Supreme Court has ruled in favor of keeping President Barack Obama's much-maligned health care legislation, which has been dubbed "Obamacare" by folks on both sides of the fence. The decision to keep the Patient Protection and Affordable Care Act was pretty narrow; the law was upheld by an extremely close 5-4 ruling, which means every American will still be required to have some form of health care insurance by 2014.
On Tuesday, Obama spoke out in defense of his controversial law, which many feel is simply unconstitutional. "It's the right thing to do that we've got 3 million young people who are on their parent's health insurance plans that didn't have it before," the president explained. "It's the right thing to do to give seniors discounts on their prescription drugs. It's the right thing to do to give 30 million Americans health insurance that didn't have it before."
Romney, meanwhile, criticized the legislation in Virginia on Tuesday. "If Obamacare is not deemed constitutional, then the first three and a half years of this president's term will have been wasted on something that has not helped the American people," he said. "If it is deemed to stand, then I'll tell you one thing. Then we'll have to have a president -- and I'm that one -- that's gonna get rid of Obamacare. We're gonna stop it on day one."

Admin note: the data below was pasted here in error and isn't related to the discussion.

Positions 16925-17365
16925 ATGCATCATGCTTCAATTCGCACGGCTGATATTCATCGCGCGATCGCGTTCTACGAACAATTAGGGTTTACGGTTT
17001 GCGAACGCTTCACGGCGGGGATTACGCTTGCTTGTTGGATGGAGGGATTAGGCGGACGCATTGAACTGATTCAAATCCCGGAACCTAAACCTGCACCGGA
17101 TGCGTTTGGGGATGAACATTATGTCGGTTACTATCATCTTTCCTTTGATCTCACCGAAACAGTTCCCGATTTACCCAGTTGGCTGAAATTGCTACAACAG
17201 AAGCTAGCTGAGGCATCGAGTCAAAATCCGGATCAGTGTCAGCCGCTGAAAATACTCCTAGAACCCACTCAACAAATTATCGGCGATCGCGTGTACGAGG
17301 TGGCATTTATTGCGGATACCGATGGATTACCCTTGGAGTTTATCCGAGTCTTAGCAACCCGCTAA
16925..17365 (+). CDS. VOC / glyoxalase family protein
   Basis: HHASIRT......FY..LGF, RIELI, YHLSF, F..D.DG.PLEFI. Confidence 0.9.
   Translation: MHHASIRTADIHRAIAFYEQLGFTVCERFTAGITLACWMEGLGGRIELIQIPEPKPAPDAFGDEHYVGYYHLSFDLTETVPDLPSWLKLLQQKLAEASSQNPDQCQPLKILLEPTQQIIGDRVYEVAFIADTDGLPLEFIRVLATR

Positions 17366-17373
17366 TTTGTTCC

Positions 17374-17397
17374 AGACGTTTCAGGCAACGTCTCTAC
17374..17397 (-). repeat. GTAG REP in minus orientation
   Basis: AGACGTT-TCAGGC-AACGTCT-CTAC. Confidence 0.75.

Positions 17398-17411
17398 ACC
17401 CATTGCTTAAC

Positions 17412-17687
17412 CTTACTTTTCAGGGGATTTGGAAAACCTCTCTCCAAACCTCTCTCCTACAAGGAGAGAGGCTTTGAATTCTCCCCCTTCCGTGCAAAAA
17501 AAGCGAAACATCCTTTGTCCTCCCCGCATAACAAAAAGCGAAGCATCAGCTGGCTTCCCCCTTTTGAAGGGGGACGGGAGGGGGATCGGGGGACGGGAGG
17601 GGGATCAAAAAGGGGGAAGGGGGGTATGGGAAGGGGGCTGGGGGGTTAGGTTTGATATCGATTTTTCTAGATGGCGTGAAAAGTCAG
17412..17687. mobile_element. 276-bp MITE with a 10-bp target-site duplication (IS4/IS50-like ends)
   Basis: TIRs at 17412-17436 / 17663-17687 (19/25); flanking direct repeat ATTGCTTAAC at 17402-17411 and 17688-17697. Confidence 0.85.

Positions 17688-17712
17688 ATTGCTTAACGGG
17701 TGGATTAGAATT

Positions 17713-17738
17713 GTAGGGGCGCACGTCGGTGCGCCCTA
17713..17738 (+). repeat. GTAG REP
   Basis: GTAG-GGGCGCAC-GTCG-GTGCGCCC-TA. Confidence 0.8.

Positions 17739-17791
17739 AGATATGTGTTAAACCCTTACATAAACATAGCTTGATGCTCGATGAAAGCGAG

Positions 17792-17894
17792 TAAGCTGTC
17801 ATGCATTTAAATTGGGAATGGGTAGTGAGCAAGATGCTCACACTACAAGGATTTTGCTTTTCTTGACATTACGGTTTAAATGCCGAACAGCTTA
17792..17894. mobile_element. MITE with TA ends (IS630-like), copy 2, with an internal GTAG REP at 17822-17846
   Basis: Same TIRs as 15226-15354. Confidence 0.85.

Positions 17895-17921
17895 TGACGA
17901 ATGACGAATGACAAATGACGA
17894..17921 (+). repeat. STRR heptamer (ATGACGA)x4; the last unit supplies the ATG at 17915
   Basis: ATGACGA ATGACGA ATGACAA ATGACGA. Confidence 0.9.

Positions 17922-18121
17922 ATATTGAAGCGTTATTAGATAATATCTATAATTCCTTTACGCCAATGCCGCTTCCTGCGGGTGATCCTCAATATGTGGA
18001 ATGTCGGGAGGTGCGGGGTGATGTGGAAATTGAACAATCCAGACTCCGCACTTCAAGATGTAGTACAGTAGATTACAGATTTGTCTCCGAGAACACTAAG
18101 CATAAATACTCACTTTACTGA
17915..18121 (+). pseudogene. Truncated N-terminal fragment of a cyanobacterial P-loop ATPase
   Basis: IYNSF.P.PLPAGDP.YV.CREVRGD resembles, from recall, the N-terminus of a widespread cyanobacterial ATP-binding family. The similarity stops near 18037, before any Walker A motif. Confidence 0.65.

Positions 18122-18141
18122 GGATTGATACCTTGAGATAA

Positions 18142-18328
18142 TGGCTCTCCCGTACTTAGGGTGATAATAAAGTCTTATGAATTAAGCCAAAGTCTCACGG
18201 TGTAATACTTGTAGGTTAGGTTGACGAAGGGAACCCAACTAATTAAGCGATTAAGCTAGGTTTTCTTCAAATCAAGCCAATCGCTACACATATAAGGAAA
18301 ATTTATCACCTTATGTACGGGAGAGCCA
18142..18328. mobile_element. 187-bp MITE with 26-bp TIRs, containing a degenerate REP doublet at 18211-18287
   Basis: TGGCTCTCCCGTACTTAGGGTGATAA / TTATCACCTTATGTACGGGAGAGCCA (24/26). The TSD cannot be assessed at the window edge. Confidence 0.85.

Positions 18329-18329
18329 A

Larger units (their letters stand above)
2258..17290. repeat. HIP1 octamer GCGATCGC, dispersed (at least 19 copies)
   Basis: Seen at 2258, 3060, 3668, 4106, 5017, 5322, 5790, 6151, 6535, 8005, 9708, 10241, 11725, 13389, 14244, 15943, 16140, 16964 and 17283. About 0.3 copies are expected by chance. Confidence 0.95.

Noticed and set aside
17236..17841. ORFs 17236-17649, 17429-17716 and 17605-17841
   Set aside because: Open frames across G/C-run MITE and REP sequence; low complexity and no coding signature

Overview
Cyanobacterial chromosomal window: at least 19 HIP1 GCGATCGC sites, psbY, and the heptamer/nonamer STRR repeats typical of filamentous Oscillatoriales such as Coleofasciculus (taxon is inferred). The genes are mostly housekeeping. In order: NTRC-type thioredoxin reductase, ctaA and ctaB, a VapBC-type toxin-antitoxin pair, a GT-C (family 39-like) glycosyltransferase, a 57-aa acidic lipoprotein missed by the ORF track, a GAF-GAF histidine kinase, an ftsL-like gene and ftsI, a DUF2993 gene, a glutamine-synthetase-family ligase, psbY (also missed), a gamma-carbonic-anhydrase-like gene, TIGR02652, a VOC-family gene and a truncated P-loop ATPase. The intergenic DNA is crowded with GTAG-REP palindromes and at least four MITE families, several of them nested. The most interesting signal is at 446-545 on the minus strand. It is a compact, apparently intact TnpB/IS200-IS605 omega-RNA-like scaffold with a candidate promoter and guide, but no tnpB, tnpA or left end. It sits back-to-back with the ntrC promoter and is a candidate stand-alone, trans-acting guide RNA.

As the election draws near, the Affordable Care Act is sure to be a hot-button issue voters. Many Republicans already feel this law sets a dangerous precedent, as it gives the government too much power over what sort of economic decisions it can force the American people to make. In fact, outrage over Obamacare is what helped fuel creation of the conservative tea party movement. When the presidential debates really start heating up, expect both candidates to address the issue at-length with their respective supporters.
In addition to requiring U.S. residents to purchase some sort of health care by 2014, the law also states that companies cannot deny coverage based on preexisting conditions. Additionally, the legislation prevents insurance providers from setting a dollar limit on health coverage payouts. Preventative care must also be provided at no extra cost to the individual.
The Justice Department's defense is that people will need health at some point in their lives, and, as such, cannot choose whether or not to participate in the market.
For a small taste of how the American people are reacting to this breaking story, take a look at our Twitter Reacts article about the ruling.